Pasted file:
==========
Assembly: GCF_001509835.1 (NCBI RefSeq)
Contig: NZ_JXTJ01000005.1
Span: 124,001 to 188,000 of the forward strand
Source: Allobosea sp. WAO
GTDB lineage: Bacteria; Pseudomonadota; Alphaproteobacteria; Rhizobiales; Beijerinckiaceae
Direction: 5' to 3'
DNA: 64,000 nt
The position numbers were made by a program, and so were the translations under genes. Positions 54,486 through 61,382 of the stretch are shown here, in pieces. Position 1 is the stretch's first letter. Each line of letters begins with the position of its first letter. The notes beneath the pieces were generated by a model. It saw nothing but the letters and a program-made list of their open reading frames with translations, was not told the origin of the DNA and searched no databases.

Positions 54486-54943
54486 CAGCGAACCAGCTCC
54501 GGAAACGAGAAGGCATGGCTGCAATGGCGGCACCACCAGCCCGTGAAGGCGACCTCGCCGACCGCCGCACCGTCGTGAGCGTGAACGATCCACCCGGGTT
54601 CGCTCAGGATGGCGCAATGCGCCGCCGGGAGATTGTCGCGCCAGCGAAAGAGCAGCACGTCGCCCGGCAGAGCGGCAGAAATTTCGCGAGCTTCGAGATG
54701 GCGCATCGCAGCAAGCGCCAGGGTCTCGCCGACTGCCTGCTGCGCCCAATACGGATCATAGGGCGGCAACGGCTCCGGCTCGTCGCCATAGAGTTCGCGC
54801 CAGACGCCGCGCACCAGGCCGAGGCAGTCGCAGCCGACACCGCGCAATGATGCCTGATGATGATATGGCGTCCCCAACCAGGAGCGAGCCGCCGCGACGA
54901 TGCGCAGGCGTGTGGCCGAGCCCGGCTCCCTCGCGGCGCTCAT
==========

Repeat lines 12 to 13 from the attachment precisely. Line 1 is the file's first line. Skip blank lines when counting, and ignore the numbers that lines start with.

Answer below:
54601 CGCTCAGGATGGCGCAATGCGCCGCCGGGAGATTGTCGCGCCAGCGAAAGAGCAGCACGTCGCCCGGCAGAGCGGCAGAAATTTCGCGAGCTTCGAGATG
54701 GCGCATCGCAGCAAGCGCCAGGGTCTCGCCGACTGCCTGCTGCGCCCAATACGGATCATAGGGCGGCAACGGCTCCGGCTCGTCGCCATAGAGTTCGCGC